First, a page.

The New Cold War
In the 1990s, Russia was the sick man of Europe, but the rise to power of former KGB officer Vladimir Putin in 1999 coincided with a huge hike in world oil and gas prices, and after Yeltsin’s downfall Putin set about re-establishing Russian autocracy. Now with its massive gas and oil reserves Russia has not only paid off its debts but amassed huge cash reserves which it is investing in easily accessible European businesses.Putin’s Russia is hostile to open debate. Critics inside Russia such as the journalist Anna Politkovskaya, and opponents abroad such as the defector Alexander Litvinenko, a British subject, have been assassinated. Russia has threatened to target its nuclear missiles on America’s allies in eastern Europe. It has resumed the military bullying of its neighbours, including repeated airspace violations; its generals play war games involving the recapture of the Baltic states.
“Lucas's main message comes through loud and clear: Russia has changed course, and the West should face up to the implications. For instance, he asks, what justification is there for keeping Russia's continued membership in the G8, the club for the world's leading industrial democracies? Lucas has built a very strong case for the prosecution. And, on all too many of the counts in his indictment, the defendant looks smugly guilty.”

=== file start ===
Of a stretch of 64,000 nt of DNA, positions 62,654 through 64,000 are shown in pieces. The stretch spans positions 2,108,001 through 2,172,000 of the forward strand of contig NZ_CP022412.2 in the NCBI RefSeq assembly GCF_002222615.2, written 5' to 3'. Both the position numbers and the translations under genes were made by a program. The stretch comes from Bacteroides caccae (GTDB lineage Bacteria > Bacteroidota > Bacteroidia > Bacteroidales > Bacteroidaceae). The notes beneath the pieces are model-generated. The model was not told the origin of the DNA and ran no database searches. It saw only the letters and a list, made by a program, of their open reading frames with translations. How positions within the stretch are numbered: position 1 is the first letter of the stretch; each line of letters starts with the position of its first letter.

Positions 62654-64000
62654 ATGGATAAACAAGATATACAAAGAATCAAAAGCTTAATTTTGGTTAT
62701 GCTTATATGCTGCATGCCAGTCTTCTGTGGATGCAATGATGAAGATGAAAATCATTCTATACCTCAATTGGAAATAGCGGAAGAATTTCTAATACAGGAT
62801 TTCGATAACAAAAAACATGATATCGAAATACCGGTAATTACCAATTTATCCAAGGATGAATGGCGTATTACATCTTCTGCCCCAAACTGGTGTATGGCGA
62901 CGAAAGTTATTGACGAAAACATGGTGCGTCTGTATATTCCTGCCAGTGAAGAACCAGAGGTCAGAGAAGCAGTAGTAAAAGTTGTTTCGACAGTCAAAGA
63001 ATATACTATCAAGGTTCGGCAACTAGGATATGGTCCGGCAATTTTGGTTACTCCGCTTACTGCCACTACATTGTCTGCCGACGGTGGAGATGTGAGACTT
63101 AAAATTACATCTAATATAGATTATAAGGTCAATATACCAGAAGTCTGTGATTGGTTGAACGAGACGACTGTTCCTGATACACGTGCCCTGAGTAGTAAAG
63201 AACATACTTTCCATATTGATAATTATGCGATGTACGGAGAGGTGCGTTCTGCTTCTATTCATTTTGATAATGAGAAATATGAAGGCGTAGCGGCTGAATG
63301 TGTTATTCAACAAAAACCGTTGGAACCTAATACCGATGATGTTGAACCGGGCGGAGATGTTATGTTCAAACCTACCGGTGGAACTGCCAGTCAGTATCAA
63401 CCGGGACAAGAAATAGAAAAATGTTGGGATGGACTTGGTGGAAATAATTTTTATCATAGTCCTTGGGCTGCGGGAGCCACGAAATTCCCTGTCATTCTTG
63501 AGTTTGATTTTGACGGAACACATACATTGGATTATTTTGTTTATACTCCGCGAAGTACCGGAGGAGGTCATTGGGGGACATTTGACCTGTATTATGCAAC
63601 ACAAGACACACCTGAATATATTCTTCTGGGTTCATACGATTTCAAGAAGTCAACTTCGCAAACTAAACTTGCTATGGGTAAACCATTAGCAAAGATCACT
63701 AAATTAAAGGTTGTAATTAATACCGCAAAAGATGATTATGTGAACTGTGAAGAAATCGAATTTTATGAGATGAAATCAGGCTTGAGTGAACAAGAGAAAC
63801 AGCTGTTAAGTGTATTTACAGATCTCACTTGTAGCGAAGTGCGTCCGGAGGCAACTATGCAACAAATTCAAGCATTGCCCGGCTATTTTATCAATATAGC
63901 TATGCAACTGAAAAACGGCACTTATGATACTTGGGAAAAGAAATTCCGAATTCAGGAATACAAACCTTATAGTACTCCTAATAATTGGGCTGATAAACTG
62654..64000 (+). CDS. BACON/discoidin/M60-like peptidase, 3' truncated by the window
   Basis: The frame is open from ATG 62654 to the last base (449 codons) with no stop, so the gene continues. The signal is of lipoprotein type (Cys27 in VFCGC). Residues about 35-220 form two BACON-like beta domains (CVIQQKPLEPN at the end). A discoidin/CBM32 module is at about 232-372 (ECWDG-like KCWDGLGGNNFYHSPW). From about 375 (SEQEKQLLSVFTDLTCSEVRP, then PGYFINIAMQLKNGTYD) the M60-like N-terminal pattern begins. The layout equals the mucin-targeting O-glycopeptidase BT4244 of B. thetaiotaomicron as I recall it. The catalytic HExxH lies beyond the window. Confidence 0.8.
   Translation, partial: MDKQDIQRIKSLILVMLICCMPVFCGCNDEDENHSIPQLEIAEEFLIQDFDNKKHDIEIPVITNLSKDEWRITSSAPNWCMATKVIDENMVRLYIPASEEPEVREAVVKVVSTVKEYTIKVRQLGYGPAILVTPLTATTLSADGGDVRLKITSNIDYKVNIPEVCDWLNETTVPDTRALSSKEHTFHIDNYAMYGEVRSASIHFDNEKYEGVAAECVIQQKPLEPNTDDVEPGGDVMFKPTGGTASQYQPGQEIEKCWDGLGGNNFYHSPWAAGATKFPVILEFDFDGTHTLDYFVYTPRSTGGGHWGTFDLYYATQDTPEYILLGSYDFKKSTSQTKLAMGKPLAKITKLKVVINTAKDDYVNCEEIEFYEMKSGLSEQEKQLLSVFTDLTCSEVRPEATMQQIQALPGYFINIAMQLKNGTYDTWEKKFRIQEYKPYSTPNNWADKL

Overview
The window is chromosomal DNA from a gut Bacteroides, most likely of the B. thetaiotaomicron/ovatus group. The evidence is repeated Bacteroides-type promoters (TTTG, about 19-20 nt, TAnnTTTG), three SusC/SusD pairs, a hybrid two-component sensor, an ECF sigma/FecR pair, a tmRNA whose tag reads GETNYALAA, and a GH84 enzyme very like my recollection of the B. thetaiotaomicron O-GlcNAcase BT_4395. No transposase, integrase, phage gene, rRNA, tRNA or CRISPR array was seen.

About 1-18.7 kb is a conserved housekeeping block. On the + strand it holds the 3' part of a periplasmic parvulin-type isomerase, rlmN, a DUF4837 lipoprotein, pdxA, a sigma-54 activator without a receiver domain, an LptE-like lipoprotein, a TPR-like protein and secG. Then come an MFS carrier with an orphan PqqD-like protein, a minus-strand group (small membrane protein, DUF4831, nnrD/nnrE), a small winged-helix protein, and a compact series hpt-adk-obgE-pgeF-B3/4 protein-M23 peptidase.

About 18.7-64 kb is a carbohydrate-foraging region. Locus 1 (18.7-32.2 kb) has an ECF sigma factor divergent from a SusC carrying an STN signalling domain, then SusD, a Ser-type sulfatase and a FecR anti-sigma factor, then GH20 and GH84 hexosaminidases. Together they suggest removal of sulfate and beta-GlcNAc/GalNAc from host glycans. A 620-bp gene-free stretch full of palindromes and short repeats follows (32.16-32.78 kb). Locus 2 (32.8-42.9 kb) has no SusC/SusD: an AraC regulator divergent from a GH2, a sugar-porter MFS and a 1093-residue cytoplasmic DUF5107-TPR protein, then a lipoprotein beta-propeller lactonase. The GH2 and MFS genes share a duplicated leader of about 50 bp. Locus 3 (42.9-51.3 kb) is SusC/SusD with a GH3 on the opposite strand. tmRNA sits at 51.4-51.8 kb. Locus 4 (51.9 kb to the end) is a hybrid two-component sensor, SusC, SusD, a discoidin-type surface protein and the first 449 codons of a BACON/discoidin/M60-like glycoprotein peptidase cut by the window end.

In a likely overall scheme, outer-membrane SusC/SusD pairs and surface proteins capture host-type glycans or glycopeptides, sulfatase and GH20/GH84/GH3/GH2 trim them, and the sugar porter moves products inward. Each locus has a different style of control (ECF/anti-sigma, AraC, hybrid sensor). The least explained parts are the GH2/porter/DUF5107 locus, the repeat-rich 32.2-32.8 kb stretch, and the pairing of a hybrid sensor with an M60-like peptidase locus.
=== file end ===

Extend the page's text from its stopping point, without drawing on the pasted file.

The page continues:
“Mr. Lucas pulls no punches in excoriating the Putin regime. He is a brave man to stick his neck out so far. In Russia, journalists have been murdered for saying less than he claims in his book. But THE NEW COLD WAR is extremely — indeed, overwhelmingly — persuasive about the fate that has yet again befallen the unfortunate region of Europethat lies on the borderlands of East and West. For Mr. Putin's Russia, "repression at home is matched by aggression abroad.””
New York Sun
“Edward Lucas intends to issue a wake-up call. His book's urgency is fuelled by the belief that, while the Russian bear has been sharpening its claws, the West has slept.”